# Stamp Duty Calculator

Calculate

## What is stamp duty in the NT?

Stamp duty is a territory government tax applied to the purchase or title transfer of land and property in the Northern Territory (NT). Stamp duty is always paid by the buyer or the party receiving the property, not the seller.

## How much is stamp duty in the NT?

Stamp duty in the Northern Territory is calculated as a flat percentage of a property’s dutiable value (the greater of the purchase price or market value). Here’s the formula provided by the Northern Territory government to help estimate stamp duty on properties with a dutiable value under \$525,000:

• (0.06571441 x V2) + 15V
• V is 1/1,000 of the property’s value

For example, if you were to purchase a property valued at \$500,000, the amount of stamp duty you would pay is:

• (0.06571441 x (V x V)) + 15V
• (0.06571441 x (500,000/1,000 x 500,000/1,000)) + 15 x 500,000/1,000
• (0.06571441 x 250,000) + 15 x 500 16,428.60 + 7,500 = 23,928.60

Based on this formula, the stamp duty for a \$500,000 property will be \$23,928.60.

Stamp duty costs in the NT will vary depending on:

• The property's value
• The type of property you purchase (e.g. house, apartment, vacant land)
• Your eligibility for pensioner concessions

## General stamp duty rates in the NT

Property valueStandard stamp duty payable

\$0 - \$525,000

(0.06571441 x V2) + 15V (where V is 1/1,000 of the property’s dutiable value)

\$525 000 - \$3,000,000

4.95% of the dutiable value

\$3,000,000 - \$5,000,000

5.75% of the dutiable value

\$5,000,000+

5.95% of the dutiable value

## \$500,000 vs \$750,000 property stamp duty example calculation in the NT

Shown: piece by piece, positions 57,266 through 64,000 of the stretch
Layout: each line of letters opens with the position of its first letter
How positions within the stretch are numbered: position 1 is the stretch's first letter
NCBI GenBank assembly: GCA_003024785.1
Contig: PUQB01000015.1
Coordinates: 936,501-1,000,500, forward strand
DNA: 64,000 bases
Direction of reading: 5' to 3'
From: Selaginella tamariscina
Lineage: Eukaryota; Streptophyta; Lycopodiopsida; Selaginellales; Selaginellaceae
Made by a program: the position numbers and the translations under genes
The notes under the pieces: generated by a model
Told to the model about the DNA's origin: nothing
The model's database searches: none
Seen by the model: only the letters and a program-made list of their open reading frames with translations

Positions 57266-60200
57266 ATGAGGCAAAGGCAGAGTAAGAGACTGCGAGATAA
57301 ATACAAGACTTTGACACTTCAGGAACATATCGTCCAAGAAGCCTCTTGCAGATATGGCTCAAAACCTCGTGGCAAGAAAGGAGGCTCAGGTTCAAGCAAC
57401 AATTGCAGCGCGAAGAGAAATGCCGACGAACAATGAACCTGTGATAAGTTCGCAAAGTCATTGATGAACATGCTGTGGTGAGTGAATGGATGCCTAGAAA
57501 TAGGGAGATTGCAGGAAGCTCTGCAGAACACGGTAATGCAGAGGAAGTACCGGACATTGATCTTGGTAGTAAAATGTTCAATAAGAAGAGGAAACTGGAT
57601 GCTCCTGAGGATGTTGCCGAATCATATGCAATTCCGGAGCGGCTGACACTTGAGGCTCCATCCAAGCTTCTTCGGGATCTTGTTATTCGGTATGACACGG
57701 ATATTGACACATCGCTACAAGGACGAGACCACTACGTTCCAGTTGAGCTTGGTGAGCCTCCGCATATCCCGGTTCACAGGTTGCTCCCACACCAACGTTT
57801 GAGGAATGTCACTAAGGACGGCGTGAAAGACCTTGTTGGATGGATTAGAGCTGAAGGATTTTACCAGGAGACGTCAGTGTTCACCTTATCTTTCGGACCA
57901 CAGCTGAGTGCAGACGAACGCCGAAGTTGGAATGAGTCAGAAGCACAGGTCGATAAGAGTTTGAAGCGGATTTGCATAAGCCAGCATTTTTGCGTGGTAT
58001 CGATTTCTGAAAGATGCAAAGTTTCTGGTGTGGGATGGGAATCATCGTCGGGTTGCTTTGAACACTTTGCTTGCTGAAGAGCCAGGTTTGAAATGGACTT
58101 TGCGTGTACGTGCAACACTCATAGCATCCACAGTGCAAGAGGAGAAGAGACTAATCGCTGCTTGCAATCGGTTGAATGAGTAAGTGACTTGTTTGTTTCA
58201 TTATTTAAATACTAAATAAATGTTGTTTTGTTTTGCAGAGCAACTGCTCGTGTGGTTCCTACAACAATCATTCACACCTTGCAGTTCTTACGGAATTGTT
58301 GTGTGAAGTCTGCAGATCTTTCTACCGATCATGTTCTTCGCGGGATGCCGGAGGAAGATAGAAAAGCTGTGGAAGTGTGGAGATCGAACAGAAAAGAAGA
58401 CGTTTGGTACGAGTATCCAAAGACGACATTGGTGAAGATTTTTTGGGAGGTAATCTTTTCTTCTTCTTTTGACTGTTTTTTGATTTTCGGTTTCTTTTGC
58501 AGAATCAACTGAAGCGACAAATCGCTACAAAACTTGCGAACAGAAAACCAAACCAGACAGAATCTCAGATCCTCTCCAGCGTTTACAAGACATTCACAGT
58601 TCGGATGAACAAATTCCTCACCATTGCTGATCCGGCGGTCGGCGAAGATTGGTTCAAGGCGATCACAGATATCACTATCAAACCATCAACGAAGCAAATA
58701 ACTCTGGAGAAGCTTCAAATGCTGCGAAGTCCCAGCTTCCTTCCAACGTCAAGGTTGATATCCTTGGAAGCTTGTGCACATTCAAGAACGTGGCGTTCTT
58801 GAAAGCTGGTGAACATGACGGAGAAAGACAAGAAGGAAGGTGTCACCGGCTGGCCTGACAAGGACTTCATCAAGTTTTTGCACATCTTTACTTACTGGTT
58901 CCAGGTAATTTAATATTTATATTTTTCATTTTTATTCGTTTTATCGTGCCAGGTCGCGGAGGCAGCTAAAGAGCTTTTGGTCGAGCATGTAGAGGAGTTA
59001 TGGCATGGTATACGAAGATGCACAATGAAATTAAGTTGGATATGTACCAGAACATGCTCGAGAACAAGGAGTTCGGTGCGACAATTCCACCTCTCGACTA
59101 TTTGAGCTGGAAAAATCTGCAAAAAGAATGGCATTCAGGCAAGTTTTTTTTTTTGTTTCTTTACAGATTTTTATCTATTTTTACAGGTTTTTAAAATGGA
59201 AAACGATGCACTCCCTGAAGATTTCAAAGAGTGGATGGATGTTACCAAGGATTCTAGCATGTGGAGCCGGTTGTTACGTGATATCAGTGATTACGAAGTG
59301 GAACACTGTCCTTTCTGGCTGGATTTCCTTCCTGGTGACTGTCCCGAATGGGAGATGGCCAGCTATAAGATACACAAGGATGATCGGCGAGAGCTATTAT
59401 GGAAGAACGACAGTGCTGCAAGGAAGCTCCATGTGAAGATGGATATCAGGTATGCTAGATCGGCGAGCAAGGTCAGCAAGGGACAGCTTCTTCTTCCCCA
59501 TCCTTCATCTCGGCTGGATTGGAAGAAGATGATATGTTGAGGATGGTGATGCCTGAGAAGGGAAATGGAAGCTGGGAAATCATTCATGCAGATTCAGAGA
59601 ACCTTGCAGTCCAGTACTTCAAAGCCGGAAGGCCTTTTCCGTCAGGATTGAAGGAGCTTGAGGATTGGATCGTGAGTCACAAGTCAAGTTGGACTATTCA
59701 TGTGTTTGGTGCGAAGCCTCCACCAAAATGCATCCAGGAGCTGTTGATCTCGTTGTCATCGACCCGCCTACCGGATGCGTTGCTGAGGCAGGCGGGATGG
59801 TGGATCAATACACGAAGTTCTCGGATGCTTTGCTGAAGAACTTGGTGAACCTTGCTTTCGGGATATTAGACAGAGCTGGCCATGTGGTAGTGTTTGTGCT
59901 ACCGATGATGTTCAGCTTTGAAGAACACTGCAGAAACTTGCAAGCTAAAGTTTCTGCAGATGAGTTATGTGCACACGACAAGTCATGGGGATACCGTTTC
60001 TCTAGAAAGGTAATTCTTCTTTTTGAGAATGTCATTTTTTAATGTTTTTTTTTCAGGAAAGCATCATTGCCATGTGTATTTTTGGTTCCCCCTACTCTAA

Property priceOwner-occupier stamp dutyInvestment stamp duty

\$500,000

\$23,929

\$23,929

\$750,000

\$37,125

\$37,125

Note: This is an example based on current NT stamp duty rates and not an accurate indication of how much you will need to pay. It excludes any applicable stamp duty exemptions or mortgage registration and transfer fees.

## Who pays stamp duty in the NT?

Anyone buying property in the NT or acquiring real estate under a company or trust must pay stamp duty, unless an exemption applies. This also includes properties gifted. It’s important to note that stamp duty is an additional cost to your deposit, property price and legal costs.

If you’re employing the services of a conveyancer, they may take care of the paperwork and lodge the payment with the revenue office on your behalf. Be sure to budget for stamp duty or ask your lender to increase the principal amount of your home loan to account for stamp duty. This will increase your home loan repayments.

#### When is stamp duty in the NT payable?

In the NT, stamp duty is payable within 60 days of settlement. Extensions apply to eligible conditional agreements.

## How do you pay NT stamp duty?

Stamp duty can be paid by direct deposit, cheque, credit card, and other major payment options. In most cases, you’ll receive a notice from the Territory Revenue Office (TRO) delivered to the address of the purchased property or by email. This letter will often contain:

• The amount of stamp duty payable
• Details on the tax and how it was calculated
• Concessions or exemptions included in the calculation
• Payment options
• Payment due date
• Information regarding late payments and associated penalties or charges
• Reference details for the notice and payment

## What are the stamp duty exemptions in the NT?

There are no first-home buyer stamp duty exemptions or concessions in the Northern Territory. The only stamp duty exemption available to property buyers is the:

House and Land Package Exemption (HLPE): Exemptions may apply for house and land packages purchased before 30 June 2027 if the building contractor fulfils one of the following conditions:

• Builds or places a new detached home on the land they sold you
• Completes the construction of a partially built detached new home on the land they sold you
• Transfers you ownership of the completed and detached new home on the land they sold you

There’s also a \$10,000 first-home buyer grant in the NT that may help further reduce the cost of buying a home.